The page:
Development of HTLV-1 associated myelopathy/tropical spastic paraparesis in a patient with simian T-lymphotropic virus type 1-like infection.
© Enose-Akahata et al. 2015
Published: 28 August 2015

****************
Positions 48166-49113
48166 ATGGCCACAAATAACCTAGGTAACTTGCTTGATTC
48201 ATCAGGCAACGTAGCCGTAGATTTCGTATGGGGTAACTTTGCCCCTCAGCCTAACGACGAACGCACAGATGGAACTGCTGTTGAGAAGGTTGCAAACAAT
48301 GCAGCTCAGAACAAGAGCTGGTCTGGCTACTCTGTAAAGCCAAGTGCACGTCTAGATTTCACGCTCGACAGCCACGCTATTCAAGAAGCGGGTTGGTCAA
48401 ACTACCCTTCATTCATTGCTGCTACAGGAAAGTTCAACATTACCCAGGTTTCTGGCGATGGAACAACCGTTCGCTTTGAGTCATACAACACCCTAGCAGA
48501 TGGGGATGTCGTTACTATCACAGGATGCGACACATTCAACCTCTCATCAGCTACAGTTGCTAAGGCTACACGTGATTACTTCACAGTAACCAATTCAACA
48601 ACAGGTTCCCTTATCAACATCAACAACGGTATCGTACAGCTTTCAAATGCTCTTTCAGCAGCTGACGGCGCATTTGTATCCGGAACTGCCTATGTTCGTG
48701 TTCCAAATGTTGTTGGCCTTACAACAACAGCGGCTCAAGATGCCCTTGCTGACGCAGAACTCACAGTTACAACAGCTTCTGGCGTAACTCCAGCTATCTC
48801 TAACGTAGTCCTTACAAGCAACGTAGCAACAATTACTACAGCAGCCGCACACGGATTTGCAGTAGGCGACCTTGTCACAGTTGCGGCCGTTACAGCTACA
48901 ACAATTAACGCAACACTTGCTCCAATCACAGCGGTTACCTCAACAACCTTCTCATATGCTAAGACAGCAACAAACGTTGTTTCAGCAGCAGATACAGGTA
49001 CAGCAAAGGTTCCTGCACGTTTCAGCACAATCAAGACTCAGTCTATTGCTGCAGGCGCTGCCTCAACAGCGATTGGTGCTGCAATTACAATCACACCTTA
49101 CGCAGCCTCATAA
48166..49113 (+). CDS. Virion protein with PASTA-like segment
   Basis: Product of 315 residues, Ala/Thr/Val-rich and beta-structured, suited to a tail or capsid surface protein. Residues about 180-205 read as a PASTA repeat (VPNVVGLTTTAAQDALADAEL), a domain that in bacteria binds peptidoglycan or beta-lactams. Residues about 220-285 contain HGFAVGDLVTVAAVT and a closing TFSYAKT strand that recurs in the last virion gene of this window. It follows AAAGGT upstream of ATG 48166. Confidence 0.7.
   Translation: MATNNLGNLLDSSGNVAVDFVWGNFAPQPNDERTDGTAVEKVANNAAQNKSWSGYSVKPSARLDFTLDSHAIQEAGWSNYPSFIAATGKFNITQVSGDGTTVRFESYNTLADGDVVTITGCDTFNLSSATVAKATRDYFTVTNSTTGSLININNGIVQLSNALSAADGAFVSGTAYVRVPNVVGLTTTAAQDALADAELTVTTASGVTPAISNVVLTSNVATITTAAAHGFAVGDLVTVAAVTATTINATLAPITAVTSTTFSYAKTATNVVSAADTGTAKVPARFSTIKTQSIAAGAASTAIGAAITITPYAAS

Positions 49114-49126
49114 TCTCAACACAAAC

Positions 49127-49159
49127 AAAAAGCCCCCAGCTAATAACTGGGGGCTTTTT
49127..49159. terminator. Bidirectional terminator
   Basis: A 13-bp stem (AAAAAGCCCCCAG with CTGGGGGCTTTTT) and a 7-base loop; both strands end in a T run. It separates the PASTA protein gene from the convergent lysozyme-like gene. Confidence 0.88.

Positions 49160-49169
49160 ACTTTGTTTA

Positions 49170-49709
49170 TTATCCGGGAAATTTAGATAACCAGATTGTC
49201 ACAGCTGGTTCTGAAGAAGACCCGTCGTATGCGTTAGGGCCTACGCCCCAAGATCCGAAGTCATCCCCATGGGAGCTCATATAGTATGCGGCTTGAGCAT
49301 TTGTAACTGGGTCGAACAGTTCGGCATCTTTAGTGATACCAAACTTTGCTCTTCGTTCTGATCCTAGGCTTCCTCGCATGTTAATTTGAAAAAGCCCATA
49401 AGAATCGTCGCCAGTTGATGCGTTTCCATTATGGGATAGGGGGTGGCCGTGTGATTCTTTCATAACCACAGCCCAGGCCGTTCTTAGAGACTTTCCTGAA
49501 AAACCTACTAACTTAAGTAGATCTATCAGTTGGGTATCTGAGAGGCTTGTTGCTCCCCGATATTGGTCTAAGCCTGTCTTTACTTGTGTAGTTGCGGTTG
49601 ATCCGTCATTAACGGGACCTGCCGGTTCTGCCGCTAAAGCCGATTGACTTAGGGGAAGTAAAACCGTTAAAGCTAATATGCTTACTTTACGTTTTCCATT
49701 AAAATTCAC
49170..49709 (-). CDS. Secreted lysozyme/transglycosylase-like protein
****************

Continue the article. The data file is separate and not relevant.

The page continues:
Virus transmission from various wild and domestic animals contributes to increased risk of emerging infectious diseases in human populations. HTLV-1 is a human retrovirus associated with acute T-cell leukemia (ATL) and HTLV-1-associated myelopathy/tropical spastic paraparesis (HAM/TSP), which originated from zoonotic transmission from various African and Asian nonhuman primates (NHPs). Similar to HTLV-1, the simian counterpart, STLV-1, causes chronic infection and leukemia and lymphoma in naturally infected monkeys. However, other clinical syndromes typically seen in human such as a chronic progressive myelopathy have not been observed in NHPs. Little is also known about the development of any neurologic and inflammatory diseases in human populations infected with STLV-1-like viruses following NHP exposure. We identified and analyzed the complete genome of a primate T lymphotropic virus type 1 (PTLV-1) isolated from a patient with typical HAM/TSP who resides in the United States but was born in Liberia. Using a novel droplet digital PCR for the detection of the HTLV-1 tax gene, the proviral load in PBMC was 14.01%; however there was a distinct difference in fluorescence amplitude compared to all other H!M/TSP patient's, suggesting viral heterogeneity. A complete PTLV-1 proviral genome was amplified from DNA extracted from the PBMCs of the HAM/TSP patient using PCR to generate nine overlapping subgenomic fragments. Phylogenetic analysis of PTLV-1 env and LTR regions showed the virus was highly related with PTLV-1 from sooty mangabey monkeys and humans exposed from NHPs in West Africa. These results suggest the patient is likely infected with STLV-1, suggesting for the first time that viral transmission from monkey to human may be associated with a chronic progressive neurologic disease.
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